While most would agree that it is a good thing to be wise, how might we actually go about cultivating wisdom? Michel Ferrari and colleagues (2013) propose a way in which personal wisdom might be developed: engaging with narrative. Doing so might rely on two capacities: (1) autobiographical reasoning and (2) narrative simulation.
These authors argue that autobiographical reasoning—self-reflective thought that constructs a coherent narrative identity and self-world relationship—plays a key part in developing one’s personal wisdom. In simpler cases, this kind of reasoning can lead to extracting life lessons from one’s experience, whereas deeper reasoning yields deeper insights, such as generating a novel worldview. Ferrari and colleagues propose that if one’s reasoning (1) is sufficiently sophisticated, (2) involves fundamental life matters, (3) is oriented to personal growth, and (4) conforms to a culturally appropriate wisdom ideology, it is the optimal kind of autobiographical reasoning to promote wisdom.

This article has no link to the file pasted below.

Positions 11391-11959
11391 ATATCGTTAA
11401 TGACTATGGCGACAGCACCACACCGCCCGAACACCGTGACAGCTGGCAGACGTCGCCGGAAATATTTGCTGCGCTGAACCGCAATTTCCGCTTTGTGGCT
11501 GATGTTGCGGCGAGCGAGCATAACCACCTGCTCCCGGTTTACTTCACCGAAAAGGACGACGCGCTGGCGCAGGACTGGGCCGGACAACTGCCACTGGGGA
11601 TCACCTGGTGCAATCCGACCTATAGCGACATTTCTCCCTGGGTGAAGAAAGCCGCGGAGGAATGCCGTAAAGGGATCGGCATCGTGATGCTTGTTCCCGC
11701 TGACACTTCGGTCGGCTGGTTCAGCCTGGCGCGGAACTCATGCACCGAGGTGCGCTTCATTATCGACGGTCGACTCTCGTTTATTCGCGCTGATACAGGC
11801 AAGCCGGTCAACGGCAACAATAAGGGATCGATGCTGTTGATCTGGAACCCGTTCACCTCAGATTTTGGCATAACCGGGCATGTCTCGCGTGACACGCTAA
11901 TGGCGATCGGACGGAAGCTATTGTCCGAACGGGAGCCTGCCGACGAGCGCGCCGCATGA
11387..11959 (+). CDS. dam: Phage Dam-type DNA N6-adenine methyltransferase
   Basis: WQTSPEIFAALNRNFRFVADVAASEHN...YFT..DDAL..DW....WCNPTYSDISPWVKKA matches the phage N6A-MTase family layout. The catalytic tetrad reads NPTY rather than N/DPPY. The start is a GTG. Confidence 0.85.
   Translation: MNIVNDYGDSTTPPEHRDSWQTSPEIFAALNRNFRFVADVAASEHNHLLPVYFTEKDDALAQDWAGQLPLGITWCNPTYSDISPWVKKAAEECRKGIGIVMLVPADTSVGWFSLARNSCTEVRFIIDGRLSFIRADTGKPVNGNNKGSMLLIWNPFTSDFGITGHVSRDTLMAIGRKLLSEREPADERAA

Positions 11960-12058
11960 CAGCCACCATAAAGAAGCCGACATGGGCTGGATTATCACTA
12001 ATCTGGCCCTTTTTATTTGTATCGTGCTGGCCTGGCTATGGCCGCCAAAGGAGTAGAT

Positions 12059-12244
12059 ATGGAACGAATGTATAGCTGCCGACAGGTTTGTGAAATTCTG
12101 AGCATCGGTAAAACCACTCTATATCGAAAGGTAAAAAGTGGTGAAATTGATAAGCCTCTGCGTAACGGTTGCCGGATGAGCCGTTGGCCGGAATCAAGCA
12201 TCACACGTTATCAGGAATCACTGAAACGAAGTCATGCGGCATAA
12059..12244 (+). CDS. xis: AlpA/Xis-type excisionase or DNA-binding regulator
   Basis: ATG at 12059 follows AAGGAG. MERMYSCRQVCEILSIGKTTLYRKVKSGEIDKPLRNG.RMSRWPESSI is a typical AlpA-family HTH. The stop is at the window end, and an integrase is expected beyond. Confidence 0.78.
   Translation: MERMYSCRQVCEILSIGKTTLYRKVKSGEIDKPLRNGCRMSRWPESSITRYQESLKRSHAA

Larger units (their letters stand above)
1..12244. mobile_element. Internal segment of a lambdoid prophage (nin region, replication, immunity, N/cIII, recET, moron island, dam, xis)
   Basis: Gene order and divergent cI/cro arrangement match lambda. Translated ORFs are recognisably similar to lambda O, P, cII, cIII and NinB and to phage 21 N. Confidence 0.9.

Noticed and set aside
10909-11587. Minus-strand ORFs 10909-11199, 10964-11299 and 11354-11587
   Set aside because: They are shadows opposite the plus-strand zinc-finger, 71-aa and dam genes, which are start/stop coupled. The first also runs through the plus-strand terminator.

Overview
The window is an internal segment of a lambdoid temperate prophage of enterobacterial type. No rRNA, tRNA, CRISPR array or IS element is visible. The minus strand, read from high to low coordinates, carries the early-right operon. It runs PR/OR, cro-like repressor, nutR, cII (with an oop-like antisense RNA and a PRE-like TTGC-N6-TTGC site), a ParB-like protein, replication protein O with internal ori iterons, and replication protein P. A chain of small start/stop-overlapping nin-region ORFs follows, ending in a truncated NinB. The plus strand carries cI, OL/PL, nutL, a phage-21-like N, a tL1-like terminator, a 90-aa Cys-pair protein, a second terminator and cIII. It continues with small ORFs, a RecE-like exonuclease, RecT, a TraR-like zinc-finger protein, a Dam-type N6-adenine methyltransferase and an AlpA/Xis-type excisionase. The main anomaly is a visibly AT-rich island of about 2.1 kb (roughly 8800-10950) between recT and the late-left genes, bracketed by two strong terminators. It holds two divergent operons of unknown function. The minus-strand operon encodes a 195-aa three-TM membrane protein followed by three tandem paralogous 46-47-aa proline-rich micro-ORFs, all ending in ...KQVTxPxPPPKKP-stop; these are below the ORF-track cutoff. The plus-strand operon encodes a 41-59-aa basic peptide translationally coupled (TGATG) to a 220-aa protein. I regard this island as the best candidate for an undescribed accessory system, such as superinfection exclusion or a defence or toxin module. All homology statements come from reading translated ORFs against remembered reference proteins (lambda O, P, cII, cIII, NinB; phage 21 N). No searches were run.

As for narrative simulation, simulative experience-taking might allow us to understand and experiment with solutions to emotional/social situations (Mar & Oatley, 2008). Two main types of simulations might be relevant for developing personal wisdom: (i) simulating narratives of wise figures to emulate, and (ii) simulating hypothetical narratives about future events, 'testing the waters' by casting ourselves as protagonists in some future situation.
Lastly, the authors consider the role of ‘cultural master narratives’, which they define as "sense-making structures… that effectively [guide] and [shape] the stories they tell to others and themselves.” When these cultural resources contain prototypical or exemplary instances of wisdom, they allow development of personal wisdom via simulation and reflective reasoning.
In conclusion, by simulating and reflecting upon our own and others' life narratives, individuals can cultivate personal wisdom, as the wisest among us seem to do.
Ferrari, M., Weststrate, N. M., & Petro, A. (2013). Stories of wisdom to live by: Developing wisdom in a narrative mode. In The scientific study of personal wisdom (pp. 137-164). Springer, Dordrecht.
Post by Isabel Bowman
* For a copy of the original article, please contact R. Mar (see profile for e-mail).
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